The biggest race in Rhode Island isn’t being fought between a Democrat and a Republican. Instead, this year’s ballot pits the state of Rhode Island against Massachusetts in a casino gambling arms race.
Rhode Island voters decide Tuesday whether to allow the state's two slot machine parlors to install table games. Whether the state's gambling parlors win or lose, the ballot question won't end the arms race. As states pile into the ultra-competitive casino gambling market, they're finding that the only way to deliver on the promise of huge piles of money and easy jobs is in amping up their gambling operations and raiding someone else's casino business — an act that invites reprisals in the form of yet more expanded gambling. Massachusetts lawmakers didn't end the gambling debate when they authorized the construction of three casinos last year; they put down a marker that they're going to have defend, and revisit, ad nauseum.
Voters in Rhode Island defeated a similar casino-legalization referendum in 2006, but the landscape looks far different this time around. The current bid to convert Twin River in Lincoln and the Newport Grand in Newport into casinos enjoys the support of Governor Lincoln Chafee, and the ballot question has been polling well. Rhode Island voters have turned because they suddenly have a lot to lose, thanks to the casino law that passed on Beacon Hill last year.
The Massachusetts law allows for the construction of three resort casinos, as well as a stand-alone slot machine parlor. So now Rhode Island's two slot parlors, which siphon money away from Connecticut's two tribal casinos, are staring down the prospect of a new tribal casino across the border in Taunton, or full-scale commercial casinos in Milford, New Bedford, or Middleborough, on top of a likely slot facility in Plainville or Raynham.
As evidenced by Twin River's 2009 bankruptcy filing, Rhode Island's small facilities were already smaller players, compared with Foxwoods and Mohegan Sun in Connecticut. A surge in competition from Massachusetts could gut their business, or wipe them out altogether. A report filed with the Rhode Island Department of Revenue earlier this year estimated that Twin River and Newport Grand stood to lose anywhere between $77 million and $152 million per year to Massachusetts, draining between $45 million and $91 million from the state budget.
In any normal business, strong competitors would drive weak ones out of business. That's capitalism. Legalized gambling isn't much of a capitalist enterprise, though: When competition gets tough, casino firms put their money to work, bending the law to tilt the market in their favor. In Rhode Island, this means spending millions on a campaign to convert Twin River and the Newport Grand to full-scale casinos, rather than concede the state's lucrative-enough cut of casino proceeds to Massachusetts and Connecticut.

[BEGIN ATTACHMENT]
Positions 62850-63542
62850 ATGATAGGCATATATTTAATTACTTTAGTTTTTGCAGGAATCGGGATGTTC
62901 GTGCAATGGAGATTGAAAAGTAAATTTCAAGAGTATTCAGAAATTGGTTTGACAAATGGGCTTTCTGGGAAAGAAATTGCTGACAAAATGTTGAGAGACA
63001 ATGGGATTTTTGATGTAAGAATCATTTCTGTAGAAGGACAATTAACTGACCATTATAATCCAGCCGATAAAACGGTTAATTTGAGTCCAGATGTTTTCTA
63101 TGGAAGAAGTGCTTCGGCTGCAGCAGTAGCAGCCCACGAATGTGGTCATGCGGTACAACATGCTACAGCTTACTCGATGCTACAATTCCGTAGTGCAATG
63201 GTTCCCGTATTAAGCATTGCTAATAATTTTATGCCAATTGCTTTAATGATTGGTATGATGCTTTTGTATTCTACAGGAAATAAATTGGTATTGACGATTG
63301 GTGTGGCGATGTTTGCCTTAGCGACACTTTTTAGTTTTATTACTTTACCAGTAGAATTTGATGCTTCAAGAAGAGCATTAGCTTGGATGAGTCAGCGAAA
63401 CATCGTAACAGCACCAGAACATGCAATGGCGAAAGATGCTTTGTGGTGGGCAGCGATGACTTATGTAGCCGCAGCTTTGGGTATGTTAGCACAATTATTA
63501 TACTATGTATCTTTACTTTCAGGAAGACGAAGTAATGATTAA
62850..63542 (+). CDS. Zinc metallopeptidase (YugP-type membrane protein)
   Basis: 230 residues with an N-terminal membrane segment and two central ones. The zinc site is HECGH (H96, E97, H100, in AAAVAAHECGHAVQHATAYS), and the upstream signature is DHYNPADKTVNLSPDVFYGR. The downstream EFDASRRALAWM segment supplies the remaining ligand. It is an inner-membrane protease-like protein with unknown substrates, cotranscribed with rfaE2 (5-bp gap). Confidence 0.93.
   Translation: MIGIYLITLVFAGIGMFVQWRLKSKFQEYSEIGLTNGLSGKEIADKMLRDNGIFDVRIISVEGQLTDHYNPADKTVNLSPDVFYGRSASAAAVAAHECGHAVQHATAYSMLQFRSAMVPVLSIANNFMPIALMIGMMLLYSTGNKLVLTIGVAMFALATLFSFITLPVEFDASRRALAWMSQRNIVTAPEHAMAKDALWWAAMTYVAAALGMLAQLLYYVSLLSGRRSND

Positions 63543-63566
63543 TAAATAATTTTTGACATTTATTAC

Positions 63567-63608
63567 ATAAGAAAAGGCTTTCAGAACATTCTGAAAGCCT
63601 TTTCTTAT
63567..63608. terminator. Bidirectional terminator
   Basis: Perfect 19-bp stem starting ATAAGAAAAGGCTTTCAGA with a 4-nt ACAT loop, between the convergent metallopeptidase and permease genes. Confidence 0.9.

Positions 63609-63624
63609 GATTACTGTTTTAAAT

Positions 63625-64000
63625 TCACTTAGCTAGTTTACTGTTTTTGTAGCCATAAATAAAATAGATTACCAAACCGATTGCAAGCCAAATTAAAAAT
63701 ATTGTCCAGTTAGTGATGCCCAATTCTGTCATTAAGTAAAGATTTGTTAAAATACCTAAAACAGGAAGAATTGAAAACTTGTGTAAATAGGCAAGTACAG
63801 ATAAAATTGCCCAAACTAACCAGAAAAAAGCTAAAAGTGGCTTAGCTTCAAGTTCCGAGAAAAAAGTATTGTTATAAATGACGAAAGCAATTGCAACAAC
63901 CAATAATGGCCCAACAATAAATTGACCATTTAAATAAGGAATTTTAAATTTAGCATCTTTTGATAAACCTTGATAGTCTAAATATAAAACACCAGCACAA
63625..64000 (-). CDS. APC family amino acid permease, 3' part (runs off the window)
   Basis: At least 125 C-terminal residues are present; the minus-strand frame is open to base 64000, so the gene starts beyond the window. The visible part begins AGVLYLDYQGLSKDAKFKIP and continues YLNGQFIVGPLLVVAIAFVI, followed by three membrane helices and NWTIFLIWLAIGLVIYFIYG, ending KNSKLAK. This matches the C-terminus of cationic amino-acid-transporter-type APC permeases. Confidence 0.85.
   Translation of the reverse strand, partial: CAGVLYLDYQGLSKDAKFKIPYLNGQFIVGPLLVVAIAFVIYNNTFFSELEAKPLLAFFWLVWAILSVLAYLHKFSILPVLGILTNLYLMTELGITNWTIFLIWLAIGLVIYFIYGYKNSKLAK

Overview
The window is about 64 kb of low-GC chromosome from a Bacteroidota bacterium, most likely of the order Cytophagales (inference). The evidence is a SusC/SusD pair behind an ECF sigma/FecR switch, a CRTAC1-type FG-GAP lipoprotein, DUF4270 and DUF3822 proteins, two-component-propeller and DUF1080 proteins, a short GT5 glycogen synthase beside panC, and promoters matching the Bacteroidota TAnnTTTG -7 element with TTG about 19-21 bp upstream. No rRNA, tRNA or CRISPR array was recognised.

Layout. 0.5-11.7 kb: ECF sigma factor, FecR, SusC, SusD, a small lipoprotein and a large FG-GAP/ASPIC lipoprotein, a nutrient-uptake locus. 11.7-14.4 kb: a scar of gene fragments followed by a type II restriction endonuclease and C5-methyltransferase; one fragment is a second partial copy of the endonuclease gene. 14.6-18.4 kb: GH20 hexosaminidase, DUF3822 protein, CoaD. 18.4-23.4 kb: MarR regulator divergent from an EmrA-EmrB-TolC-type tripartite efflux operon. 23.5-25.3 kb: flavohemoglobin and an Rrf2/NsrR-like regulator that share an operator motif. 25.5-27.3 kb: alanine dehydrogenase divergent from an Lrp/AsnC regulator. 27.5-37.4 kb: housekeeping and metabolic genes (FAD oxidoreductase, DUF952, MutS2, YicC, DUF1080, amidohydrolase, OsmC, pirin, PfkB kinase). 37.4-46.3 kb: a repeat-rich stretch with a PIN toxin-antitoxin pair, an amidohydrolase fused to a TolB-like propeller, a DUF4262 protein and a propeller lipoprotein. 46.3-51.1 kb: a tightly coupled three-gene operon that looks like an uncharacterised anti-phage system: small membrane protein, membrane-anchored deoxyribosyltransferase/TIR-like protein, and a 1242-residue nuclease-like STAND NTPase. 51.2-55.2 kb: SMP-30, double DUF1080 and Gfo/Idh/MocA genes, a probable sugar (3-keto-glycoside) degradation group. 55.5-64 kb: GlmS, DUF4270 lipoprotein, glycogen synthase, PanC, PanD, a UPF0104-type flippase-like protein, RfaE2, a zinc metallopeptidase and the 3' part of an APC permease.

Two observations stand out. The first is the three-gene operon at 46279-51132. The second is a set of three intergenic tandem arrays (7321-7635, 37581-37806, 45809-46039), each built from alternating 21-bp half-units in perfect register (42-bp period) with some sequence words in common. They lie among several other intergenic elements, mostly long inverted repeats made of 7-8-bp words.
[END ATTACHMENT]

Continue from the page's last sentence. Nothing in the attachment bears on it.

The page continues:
If Rhode Island's casino push is successful, it will mean that New England will soon be home to eight full-blown casinos. (One opened in Maine in July.) Last year, that figure stood at two. Casinos are multiplying because states are responding in kind to each other's embrace of gambling. Slots parlors beget more slots parlors, and new casinos spur the construction of more casinos. There's no sign of this dynamic stopping.
Cross-border gambling reprisals are becoming common across the country. Pennsylvania legalized casinos and swiped a huge piece of Atlantic City's gambling business, so Atlantic City worked feverishly to implement sports betting. New York grew jealous of the money flowing into Foxwoods and Mohegan Sun, so the state chased a huge urban casino in Queens. West Virginia found itself in the same place Rhode Island is now in: It had a good slot parlor business hit the skids when neighboring Maryland opened slot parlors, so it converted its struggling slot parlors to full-blown casinos. Of course, Maryland didn't stand pat in the face of West Virginia's escalation; the state is now pushing a ballot question to dramatically expand gambling and let it, too, open full casinos.
States have sold gambling as a jobs stimulus, and now they're locked in a race to corner a limited market. In Connecticut, casinos have responded to new competition by expanding their operations. But even though the state has thousands more slot machines than it did a decade ago, the machines are handling less money. The calculus only works if gambling erodes ever-greater portions of the real, productive economy. Otherwise, the arms race ends with ever-expanding state gambling operations grasping for crumbs.
Paul McMorrow is an associate editor at CommonWealth magazine. His column appears regularly in the Globe.